Barnet Post

Barnet Post

Natural ways to feed your plants

In her latest gardening column Wendy tells us why it’s important to feed plants naturally

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Credit: Wendy Alcock
By Wendy Alcock 24 November 2021

It’s at this time of year gardeners start making plans for the year to come. Before our memory fades on this

year’s highs and lows it’s a good time to reflect and think about how we might do things differently next year. The start of November is also an important time in the world’s collective fight against climate change with our world leaders meeting in Glasgow at the 26th United Nations Climate Change Conference of the Parties, also known as COP26. There they will be discussing (and hopefully agreeing) solutions to a wide range of issues affecting our climate, including a whole day on the topic of nature and sustainable land use.

But it’s not just down to our governments to make changes, we can take action too. If you’ve been thinking of moving towards a more sustainable garden now’s the time to plan for it and there

are loads of things you can do with little time and money. Ideas include installing water butts to save on mains water use, encouraging more wildlife into your garden to deal with pests naturally, growing more of your own food to limit air miles and packaging, and, the one I’m going to cover a little more below, avoiding chemicals when feeding your plants.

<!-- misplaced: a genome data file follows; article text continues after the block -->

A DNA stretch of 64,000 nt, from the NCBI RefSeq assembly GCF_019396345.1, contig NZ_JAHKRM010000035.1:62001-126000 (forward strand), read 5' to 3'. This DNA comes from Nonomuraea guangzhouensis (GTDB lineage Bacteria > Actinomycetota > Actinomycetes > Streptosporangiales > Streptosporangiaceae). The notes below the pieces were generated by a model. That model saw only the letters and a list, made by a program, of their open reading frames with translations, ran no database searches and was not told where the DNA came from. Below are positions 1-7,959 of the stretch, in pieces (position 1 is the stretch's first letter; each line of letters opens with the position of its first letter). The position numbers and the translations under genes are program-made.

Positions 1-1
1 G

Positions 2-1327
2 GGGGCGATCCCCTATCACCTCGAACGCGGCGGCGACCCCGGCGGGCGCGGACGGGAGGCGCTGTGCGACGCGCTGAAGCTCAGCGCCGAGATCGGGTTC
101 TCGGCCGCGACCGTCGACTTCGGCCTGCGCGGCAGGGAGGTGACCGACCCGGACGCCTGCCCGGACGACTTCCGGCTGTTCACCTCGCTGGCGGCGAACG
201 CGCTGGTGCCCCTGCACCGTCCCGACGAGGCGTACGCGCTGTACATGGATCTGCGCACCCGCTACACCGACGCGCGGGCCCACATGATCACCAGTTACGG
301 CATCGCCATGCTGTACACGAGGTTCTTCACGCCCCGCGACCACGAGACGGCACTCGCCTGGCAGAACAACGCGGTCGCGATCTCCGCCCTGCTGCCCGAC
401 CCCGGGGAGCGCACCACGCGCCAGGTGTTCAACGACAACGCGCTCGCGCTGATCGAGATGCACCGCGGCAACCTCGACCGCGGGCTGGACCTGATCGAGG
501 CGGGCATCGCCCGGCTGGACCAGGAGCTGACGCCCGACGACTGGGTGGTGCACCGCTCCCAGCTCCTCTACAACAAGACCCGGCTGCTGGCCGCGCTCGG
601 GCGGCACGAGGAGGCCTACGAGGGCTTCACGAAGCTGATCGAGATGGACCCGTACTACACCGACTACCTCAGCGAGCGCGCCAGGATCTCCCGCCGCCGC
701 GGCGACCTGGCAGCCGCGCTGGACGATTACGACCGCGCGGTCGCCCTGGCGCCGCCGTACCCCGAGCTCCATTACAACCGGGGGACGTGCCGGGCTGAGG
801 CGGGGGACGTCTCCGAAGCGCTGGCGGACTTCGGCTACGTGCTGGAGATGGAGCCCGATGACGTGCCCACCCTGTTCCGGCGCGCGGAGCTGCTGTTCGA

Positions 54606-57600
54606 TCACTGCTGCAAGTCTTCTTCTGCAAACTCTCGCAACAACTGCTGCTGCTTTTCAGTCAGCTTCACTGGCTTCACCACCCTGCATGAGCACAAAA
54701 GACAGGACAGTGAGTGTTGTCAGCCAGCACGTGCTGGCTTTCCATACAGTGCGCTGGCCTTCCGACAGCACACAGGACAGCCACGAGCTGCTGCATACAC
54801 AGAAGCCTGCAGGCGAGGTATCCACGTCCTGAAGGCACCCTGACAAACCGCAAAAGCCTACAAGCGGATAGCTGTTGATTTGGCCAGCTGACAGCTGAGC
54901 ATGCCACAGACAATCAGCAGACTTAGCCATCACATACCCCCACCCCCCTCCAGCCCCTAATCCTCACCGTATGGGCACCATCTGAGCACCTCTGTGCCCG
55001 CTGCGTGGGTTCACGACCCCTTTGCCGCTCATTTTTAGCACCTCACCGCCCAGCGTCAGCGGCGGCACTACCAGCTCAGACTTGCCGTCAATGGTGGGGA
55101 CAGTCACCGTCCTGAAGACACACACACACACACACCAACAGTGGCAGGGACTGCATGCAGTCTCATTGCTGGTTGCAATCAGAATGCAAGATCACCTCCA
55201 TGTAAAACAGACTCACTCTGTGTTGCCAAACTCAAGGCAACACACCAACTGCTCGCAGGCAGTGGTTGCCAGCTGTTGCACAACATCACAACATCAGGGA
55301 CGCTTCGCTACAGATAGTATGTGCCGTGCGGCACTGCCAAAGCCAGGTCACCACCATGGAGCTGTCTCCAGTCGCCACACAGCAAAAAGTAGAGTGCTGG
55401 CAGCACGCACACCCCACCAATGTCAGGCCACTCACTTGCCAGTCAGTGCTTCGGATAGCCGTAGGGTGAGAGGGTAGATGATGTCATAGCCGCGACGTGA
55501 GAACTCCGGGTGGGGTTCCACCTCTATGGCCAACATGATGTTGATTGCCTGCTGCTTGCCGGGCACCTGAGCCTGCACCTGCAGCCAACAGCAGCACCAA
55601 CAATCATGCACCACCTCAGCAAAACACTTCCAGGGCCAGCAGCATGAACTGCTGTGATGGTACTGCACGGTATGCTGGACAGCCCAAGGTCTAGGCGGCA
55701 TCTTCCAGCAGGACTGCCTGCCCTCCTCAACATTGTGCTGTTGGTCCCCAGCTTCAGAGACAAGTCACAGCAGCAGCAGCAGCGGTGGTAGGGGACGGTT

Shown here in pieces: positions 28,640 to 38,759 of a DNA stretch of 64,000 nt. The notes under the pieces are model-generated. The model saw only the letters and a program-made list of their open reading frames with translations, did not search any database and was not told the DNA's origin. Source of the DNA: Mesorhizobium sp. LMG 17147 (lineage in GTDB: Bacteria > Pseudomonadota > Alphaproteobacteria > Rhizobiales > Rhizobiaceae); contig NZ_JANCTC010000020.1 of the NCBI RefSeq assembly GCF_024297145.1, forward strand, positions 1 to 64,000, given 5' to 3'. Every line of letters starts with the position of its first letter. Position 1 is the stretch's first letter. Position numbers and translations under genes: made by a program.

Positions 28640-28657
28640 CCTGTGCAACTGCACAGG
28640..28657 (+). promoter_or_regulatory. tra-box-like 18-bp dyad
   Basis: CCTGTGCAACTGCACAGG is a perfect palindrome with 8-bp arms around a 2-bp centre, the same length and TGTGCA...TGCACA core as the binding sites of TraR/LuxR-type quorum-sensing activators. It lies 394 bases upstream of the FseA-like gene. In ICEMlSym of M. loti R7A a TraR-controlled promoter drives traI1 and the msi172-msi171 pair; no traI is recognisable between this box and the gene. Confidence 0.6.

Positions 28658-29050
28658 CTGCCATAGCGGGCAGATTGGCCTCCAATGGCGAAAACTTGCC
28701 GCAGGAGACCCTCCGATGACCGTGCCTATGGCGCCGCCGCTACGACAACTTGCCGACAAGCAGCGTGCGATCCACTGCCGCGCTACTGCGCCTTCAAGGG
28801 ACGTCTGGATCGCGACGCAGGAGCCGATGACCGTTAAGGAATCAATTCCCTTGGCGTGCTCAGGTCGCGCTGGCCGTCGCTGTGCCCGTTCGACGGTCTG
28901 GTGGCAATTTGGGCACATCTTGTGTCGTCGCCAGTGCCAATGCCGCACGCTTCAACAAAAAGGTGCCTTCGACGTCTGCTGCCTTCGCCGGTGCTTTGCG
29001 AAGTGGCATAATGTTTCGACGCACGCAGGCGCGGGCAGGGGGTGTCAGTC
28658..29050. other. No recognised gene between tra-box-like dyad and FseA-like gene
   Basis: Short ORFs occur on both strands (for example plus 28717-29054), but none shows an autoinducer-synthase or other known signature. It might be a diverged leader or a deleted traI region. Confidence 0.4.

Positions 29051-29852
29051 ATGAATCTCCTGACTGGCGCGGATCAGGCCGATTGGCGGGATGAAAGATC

Although plants make up the largest group of organisms that can produce their own food (through photosynthesis), some- times we might need to top this up and provide extra nutrients (mainly ‘NPK’, which stands for nitrogen, phosphorous and potassium) to keep our plants happy. This is where fertilisers get used.

Fertilisers come in various forms but many gardeners still resort to using chemicals made in laboratories that can also have a negative impact on the wider environment, including releasing greenhouse gases during their manufacture, damage to the

soil and polluting nearby watercourses. The alternative, natural organic fertilisers, can do the job just as well in our back gardens and can often save you money too. Of course, I covered the ultimate way to feed your plants in my last article about the wonderful world of compost – check it out on the Barnet Post website.

If I’ve planted a seed about natural organic fertilisers that you can dig into and nurture over the winter you will find lots of alternatives you can try. As well as my homemade compost I use chicken manure, green manures (plants that draw nutrients into the soil), comfrey tea, vermicast (from my wormery) and seaweed but there are others you can make or buy. Let me know if you’re trying to be more sustainable in your garden and please share your tips on ways you feed your plants more naturally.